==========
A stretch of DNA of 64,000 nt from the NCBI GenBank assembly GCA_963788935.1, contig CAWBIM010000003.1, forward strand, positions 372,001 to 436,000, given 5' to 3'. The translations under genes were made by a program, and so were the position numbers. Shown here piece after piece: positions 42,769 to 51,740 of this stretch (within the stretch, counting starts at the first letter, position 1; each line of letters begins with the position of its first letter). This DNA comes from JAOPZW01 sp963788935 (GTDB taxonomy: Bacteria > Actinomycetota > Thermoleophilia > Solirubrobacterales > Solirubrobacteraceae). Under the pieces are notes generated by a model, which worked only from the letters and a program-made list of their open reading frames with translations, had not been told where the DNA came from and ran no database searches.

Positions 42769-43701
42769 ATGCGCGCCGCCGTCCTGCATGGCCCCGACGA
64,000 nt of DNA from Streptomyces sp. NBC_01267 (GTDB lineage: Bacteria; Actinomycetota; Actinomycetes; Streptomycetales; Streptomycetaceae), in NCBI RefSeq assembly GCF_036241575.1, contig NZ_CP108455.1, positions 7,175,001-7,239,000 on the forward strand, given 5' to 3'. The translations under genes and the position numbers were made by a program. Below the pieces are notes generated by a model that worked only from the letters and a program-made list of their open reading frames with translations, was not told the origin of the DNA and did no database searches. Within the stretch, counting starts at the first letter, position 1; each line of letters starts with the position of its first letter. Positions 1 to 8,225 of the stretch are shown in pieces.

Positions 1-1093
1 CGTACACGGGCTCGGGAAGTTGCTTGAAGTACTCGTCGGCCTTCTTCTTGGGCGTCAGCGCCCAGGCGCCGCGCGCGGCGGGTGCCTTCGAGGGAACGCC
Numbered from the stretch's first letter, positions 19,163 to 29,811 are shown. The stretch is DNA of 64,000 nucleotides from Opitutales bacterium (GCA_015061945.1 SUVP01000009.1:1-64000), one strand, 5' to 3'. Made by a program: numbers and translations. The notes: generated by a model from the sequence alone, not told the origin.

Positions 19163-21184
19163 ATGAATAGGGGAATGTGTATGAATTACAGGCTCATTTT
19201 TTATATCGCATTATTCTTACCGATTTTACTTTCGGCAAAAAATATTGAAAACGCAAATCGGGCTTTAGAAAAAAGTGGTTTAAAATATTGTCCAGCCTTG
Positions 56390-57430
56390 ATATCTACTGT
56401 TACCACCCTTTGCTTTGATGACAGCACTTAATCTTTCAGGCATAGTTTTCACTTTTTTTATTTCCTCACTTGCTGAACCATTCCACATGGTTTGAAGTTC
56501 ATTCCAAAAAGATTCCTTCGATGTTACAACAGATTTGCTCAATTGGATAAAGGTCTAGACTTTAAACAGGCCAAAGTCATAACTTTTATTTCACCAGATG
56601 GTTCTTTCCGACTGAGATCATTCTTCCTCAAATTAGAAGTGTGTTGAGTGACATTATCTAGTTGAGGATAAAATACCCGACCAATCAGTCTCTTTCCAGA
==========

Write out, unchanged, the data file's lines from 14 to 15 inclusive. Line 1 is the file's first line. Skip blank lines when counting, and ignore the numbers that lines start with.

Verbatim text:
56501 ATTCCAAAAAGATTCCTTCGATGTTACAACAGATTTGCTCAATTGGATAAAGGTCTAGACTTTAAACAGGCCAAAGTCATAACTTTTATTTCACCAGATG
56601 GTTCTTTCCGACTGAGATCATTCTTCCTCAAATTAGAAGTGTGTTGAGTGACATTATCTAGTTGAGGATAAAATACCCGACCAATCAGTCTCTTTCCAGA